The Greek people will not be left to fight alone. We need to dispense with those armchair warriors who are waiting for SYRIZA to slip so they can pass judgement. There are important discussions to be had around the question of the future of the European Union and the Eurozone – and of capitalism itself – but the price of entry to those discussions must be through the building of the solidarity movement itself. History will judge harshly those claiming to be socialists if they stand to one side at this crucial time.
In Britain we are in a powerful position to offer support, thanks to the work of the Greece Solidarity Campaign. The TUC, through its general secretary Frances O’Grady, has expressed solidarity with the new government. Over the next days, weeks and months we must take that message of solidarity into the trade union and wider movement. Solidarity delegations, expressing the widest possible political and social support for the new government, must be organised. The social solidarity work pioneered in Britain by the Medical Aid for Greece campaign, working with the Solidarity 4 All campaign in Greece, must be strengthened and extended, giving backing to the new forms of popular organisation at grass roots level. These are amongst the most important developments of the anti-austerity struggle. A European conference will be organised in 2015 to bring together the solidarity and anti-austerity movements across the continent.
There is no doubt that the Greek general election victory opens a new period for the European left. The election of SYRIZA will give renewed strength to our own anti-austerity movement and to the increasing support for political forces which are challenging austerity and breaking open the Westminster establishment. We must welcome these developments and embrace the new political possibilities. Should we fail, then we should understand that there are forces of reaction that are ready to act. In Greece the fascists of Golden Dawn will step forward and similar organisations exist and are growing throughout Europe. But this is not their time – and we must work together to ensure that time never comes again. From Left Unity, we pledge our support to our sister party SYRIZA, and to work with the left across Europe, in solidarity to advance this victory and bring it home. In decades to come, let it not be said that we were found wanting at this great moment.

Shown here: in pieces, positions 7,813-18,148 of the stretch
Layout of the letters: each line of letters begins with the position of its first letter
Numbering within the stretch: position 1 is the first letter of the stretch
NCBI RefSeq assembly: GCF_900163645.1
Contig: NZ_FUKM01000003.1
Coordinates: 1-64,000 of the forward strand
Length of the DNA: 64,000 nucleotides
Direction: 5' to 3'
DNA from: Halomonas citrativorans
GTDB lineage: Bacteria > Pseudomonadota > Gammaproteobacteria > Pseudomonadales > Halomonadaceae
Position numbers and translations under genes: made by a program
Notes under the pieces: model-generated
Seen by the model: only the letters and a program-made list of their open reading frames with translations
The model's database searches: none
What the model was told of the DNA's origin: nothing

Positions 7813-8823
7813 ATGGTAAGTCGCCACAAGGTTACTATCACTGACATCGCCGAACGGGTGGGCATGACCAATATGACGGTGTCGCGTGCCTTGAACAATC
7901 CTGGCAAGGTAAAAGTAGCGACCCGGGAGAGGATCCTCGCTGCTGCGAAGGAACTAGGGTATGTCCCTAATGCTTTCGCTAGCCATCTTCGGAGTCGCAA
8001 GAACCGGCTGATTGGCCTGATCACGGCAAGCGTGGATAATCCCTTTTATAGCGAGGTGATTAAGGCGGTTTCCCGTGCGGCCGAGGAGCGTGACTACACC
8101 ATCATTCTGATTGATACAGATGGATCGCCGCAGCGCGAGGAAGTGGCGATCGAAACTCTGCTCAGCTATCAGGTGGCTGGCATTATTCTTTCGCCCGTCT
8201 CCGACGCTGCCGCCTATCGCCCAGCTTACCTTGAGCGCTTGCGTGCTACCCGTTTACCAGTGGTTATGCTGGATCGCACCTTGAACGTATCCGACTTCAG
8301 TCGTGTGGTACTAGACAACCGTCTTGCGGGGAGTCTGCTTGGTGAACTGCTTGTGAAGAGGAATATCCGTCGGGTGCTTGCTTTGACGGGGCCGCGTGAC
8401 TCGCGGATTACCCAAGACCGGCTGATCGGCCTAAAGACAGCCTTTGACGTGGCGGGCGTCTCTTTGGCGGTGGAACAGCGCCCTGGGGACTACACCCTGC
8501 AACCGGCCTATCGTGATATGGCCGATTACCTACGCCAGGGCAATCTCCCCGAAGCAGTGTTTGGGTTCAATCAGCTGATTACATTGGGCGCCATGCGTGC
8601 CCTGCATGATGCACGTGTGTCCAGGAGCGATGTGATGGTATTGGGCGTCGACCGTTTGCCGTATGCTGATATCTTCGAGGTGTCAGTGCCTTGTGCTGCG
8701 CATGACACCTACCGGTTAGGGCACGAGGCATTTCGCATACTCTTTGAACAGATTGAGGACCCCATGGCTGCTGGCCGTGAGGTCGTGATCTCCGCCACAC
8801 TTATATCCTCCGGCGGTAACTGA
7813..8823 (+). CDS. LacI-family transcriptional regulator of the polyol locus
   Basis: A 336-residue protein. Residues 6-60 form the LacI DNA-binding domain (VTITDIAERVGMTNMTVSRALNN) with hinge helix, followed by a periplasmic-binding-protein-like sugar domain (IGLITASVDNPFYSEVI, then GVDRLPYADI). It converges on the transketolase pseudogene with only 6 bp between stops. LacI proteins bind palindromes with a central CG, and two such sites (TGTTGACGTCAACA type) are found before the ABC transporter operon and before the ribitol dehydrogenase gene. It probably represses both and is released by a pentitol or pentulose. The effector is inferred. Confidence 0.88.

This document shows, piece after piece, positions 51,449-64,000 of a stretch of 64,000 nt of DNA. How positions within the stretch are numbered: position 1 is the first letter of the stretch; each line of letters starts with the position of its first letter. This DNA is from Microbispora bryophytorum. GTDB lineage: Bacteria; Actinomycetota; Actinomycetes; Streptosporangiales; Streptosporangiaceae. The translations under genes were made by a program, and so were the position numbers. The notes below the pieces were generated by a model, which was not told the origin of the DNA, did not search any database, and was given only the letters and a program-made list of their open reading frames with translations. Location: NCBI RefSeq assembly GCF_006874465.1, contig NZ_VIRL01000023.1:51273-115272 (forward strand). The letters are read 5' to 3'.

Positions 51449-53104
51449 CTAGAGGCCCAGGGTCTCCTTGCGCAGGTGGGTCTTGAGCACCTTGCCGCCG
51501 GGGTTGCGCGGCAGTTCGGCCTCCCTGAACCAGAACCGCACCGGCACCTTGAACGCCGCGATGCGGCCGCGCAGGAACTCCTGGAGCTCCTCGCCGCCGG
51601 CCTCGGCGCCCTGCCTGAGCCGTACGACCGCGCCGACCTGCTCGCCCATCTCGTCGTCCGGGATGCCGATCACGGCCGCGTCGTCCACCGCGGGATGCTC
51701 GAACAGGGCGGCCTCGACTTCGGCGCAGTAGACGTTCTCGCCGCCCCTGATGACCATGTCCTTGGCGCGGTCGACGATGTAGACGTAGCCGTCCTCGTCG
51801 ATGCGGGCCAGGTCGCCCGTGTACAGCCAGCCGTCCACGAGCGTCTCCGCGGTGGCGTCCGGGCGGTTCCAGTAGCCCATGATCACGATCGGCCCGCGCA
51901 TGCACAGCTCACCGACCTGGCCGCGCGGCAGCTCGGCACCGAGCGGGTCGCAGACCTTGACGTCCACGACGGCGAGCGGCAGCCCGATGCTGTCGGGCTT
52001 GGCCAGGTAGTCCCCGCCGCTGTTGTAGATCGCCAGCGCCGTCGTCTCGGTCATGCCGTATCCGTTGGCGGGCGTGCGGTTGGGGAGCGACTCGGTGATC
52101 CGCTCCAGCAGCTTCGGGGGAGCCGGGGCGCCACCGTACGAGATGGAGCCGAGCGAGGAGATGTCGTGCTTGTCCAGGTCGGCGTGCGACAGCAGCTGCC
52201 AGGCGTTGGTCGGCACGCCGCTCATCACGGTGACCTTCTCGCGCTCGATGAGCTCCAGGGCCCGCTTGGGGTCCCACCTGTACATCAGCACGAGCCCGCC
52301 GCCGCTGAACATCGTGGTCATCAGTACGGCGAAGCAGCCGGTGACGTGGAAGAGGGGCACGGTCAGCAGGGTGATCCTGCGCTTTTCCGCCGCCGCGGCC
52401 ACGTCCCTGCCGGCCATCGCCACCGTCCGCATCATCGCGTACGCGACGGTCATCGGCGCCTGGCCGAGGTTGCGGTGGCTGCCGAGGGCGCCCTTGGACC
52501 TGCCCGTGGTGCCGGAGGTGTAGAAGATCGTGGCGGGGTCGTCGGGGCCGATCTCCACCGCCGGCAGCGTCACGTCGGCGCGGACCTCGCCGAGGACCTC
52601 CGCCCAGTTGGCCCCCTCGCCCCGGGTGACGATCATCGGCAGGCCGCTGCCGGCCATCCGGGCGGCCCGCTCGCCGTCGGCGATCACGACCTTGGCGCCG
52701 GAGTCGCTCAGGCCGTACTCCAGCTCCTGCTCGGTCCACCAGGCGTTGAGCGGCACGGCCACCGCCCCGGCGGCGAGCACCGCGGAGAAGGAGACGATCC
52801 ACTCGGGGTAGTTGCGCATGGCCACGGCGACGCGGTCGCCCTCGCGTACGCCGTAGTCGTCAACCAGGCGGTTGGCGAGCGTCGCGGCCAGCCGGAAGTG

This is a time of opportunity for the left and we should seize it with both hands. The victory of SYRIZA can be, to quote Tsipras, the spark that sets the field of socialism alight. This is our time.